in Michigan was undoubtedly the last large migration, but the pigeons continued to nest infrequently in Michigan and the North for several years after that, and until as late as 1886 they were trapped for market or for trap-shooting. Therefore the pigeons did not become extinct in a day; nor did one tremendous catastrophe wipe them from the face of the earth. They gradually became fewer and existed for twenty years or more after the date set as that of the final extermination.
At one time the wild pigeons covered the entire north from the Gaspé Peninsula to the Red River of the North. Separate nestings and flights were of regular yearly occurrence over this vast eastern and northern expanse. Gradually civilization, molestation and warfare drove them from the Atlantic seaboard west, until Michigan was their last grand rendezvous, in which region their mighty hosts congregated for the final grand nesting in 1878. As late as 1845 they were quite numerous on the Gaspé Peninsula of Quebec, but disappeared from there about that time.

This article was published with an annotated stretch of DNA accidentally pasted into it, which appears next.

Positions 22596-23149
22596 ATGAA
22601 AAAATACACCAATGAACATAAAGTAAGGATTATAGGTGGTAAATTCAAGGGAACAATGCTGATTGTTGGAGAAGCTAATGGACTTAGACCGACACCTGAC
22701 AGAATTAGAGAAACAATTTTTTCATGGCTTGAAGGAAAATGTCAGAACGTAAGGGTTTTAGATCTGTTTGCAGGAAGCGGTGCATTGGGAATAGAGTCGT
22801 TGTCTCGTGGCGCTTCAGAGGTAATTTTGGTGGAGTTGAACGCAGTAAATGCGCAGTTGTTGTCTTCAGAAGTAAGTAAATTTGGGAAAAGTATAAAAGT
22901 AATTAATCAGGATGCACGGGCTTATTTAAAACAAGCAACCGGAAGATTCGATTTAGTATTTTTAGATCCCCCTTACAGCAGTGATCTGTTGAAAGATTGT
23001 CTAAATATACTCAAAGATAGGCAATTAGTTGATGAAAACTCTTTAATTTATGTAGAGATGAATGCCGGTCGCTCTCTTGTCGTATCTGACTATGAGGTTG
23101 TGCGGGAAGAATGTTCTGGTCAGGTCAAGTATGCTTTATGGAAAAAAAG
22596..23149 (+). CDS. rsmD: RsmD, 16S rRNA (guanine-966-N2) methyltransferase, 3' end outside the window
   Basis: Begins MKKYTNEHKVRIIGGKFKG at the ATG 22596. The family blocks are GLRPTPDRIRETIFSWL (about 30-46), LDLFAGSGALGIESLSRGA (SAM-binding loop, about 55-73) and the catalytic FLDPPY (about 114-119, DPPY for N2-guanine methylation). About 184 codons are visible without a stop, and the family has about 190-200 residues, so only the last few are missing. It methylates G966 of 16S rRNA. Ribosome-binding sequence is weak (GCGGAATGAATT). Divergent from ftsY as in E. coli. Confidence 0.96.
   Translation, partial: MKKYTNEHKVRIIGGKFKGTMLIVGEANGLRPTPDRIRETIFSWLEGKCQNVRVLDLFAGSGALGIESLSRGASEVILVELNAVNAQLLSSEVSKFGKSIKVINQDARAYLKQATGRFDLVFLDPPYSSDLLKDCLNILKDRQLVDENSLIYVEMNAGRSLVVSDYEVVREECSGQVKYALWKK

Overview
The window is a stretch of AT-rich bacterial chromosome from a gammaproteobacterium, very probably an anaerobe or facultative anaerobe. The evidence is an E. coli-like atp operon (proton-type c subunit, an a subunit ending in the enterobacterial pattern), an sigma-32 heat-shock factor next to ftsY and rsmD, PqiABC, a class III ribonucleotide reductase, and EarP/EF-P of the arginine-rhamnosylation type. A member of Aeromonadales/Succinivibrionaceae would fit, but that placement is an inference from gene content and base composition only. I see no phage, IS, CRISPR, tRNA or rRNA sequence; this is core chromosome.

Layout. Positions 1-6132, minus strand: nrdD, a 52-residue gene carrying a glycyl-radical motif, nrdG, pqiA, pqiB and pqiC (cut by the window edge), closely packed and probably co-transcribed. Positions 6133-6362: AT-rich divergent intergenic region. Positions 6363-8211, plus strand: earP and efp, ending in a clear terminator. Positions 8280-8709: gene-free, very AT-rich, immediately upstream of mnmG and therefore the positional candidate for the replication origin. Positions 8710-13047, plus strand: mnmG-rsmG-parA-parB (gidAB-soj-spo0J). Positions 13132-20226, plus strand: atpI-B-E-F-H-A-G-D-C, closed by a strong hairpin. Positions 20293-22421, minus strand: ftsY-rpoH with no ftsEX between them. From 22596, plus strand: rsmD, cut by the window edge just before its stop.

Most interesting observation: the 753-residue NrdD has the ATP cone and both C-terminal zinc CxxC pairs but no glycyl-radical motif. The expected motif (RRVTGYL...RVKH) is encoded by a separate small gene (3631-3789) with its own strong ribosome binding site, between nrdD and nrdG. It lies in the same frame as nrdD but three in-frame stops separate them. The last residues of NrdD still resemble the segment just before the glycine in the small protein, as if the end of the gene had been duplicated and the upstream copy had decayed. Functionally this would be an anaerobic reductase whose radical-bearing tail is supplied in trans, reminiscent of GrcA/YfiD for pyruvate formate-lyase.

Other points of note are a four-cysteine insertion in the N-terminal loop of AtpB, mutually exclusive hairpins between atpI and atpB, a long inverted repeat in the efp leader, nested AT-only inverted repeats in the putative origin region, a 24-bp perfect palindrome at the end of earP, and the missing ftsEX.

The habits of the birds were such that they could not thrive singly nor in small bodies, but were dependent upon one another, and vast communities were necessary to their very existence, while an enormous quantity of food was necessary for their sustenance. The cutting off of the forests and food supply interfered with their plan of existence and drove them into new localities,